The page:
O2 might have lost it's monopoly on the supply of iPhones to the cognescenti technorati, the aspirational "me too-ers" and the downright gullible, but it still managed to sell more of the devices than its rival Orange did in the crucial Christmas and year-end present-buying bonanza. Martyn Warwick reports.
The latest figures from Telefonica 02 Europe show that despite now having to share the iPhone market with competitors such as Orange and Vodafone, O2 nonetheless consolidated its place in the trading quarter that ended on December 31st last. Over the period it signed-up 338,000 new mobile subscribers and 63,000 new broadband customers.
What's more, and despite the recession, O2's UK revenues were also on the rise. Indeed, they would have grown by a remarkable eight per cent in Q4 were it not for the effects of cuts in wholesale tariffs imposed by the UK's uber-regulator of telecoms and the media, Ofcom.
Much of O2's success can be laid firmly at the door of the increasing popularity of smartphones in general and the iPhone in particular. O2 now has five million smartphone subscribers of which two million are iPhone owners.
And, as we now know beyond doubt, the possession and use of smartphones does increase average revenue per user (ARPU). Over the course of 2009, smartphone usage resulted in O2 making £650 million in addition revenues derived directly from customer uptake of date-heavy services and applications. As Matthew Key, the CEO of O2's parent company, Telefonica Europe, says "Data is now a big business for us."
The run up to Christmas and the New year is always a good time for mobile operators and handset manufacturers but the latest figures have surprised analysts who were expecting more of a market downturn than actually happened. It seems that even in cash-strapped times the Brits continue their love affairwith/addiction to mobile phones. Actually, and despite O2's market-leading performance, Orange, Virgin Media and Vodafone also did very nicely over the holiday period, thank you very much.
They just didn't do quite as well as O2.
Interestingly, in a quarter that saw a variation from the established pattern, four out of the UK's Big Five mobile operators (T-Mobile being the exception, but it's on the way out anyway) also signed-up more new and repeat customers to eighteen-month and two-year long contracts than they did pay-as-you-go customers. This change has to be down to the ever-increasing popularity of smartphones and smartphone apps rather than anything else.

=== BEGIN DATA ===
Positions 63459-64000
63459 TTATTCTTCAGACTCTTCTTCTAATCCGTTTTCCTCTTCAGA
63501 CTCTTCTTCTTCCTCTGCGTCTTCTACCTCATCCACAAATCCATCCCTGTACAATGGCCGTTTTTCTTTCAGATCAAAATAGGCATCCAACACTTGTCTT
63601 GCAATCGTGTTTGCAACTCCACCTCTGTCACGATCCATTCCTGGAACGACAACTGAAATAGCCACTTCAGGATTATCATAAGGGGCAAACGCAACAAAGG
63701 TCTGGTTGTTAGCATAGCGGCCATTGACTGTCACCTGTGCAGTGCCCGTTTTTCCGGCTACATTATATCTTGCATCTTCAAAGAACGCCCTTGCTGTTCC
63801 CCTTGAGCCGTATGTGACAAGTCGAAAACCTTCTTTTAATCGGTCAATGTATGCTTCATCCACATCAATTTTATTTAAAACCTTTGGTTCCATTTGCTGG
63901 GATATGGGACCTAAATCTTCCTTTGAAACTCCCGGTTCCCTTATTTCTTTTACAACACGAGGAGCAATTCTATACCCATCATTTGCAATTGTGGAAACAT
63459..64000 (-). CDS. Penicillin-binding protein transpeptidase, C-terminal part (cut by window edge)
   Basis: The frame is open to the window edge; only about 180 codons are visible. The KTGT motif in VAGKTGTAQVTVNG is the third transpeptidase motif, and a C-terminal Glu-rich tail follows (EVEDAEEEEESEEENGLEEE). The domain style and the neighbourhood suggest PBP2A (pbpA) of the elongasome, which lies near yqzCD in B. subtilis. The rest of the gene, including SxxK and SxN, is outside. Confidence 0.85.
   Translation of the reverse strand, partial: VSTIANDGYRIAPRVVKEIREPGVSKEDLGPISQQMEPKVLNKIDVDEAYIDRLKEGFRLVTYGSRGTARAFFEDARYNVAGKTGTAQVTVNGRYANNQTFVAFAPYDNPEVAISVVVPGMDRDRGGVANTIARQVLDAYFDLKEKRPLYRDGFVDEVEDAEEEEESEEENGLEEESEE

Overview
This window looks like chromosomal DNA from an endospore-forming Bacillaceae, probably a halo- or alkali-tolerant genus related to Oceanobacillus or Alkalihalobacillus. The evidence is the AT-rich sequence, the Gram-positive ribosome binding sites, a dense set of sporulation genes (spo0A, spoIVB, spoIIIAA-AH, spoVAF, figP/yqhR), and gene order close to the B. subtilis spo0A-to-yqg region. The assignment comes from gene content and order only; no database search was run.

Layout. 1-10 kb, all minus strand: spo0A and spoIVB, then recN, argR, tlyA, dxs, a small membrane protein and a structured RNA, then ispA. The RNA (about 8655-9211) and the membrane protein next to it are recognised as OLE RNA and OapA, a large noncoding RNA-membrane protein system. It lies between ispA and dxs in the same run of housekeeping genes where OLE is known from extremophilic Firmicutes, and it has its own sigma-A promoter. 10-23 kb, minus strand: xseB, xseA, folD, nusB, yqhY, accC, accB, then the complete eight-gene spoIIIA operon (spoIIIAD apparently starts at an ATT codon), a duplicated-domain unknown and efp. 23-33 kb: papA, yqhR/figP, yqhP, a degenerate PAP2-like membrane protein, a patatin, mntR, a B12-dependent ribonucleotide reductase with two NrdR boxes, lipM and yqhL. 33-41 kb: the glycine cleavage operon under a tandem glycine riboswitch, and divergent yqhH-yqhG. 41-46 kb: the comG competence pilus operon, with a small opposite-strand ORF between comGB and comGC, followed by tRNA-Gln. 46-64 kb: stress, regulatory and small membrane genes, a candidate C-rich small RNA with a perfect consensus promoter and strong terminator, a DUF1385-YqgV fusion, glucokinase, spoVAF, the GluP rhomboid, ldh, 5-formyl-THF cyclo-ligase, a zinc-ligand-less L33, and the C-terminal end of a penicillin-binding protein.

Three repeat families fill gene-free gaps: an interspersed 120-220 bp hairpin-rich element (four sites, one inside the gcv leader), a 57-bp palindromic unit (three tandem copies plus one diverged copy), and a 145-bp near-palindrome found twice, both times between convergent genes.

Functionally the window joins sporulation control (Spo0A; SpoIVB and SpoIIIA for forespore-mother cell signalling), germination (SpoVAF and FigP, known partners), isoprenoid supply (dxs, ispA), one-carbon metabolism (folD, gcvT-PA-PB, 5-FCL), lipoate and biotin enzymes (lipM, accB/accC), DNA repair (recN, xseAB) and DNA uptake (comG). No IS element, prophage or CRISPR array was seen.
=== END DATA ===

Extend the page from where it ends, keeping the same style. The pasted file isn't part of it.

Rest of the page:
When O2's exclusive period as sole provider of the iPhone to the UK mobile market ran out and Orange was announced to be a new competitor distributor of the device, the hype machine at France Telecom (the parent company of Orange) went into overdrive and was left revving its guts out for weeks on end. During that frantic period journalists were bombarded with press releases claiming that Orange would soon knock O2 off its perch.
That doesn't seem to have happened - yet. Nonetheless, the latest figures from Orange show that in Q4, 2009, it did shift 222,000 iPhones - and bear in mind that Orange only got to distribute the device in mid-November so it put in a very creditable performance in a few short weeks.
That doesn't faze Matthew Key though. He claims that O2 has not experienced a run of mass defections of iPhone customers keen to secure a different deal with the likes of Orange, Vodafone or even Tesco. He said, "We are seeing absolutely no evidence of customers leaving us to go back to Orange or Vodafone who had previously come to us from them to buy an iPhone."
However, Mr. Key also admits that the current rate of growth in the UK mobile market is probably unsustainable in the longer term. Commenting on the Q4 figures he added, "The UK market is probably the most difficult to call. Will it continune accelerating at the rate it has done? Probably not.”
But that's for the future. At the moment, O2 is sitting pretty pretty. Whether it is as a result of residual first-mover advantage or simply because O2 has a better network that does a better job than its rivals and also provides robust and popular services and applications and good subscriber backup is a moot point that operators and analysts will argue about until the cows come home. But for the time being, O2's still up there at the top of the greasy pole.
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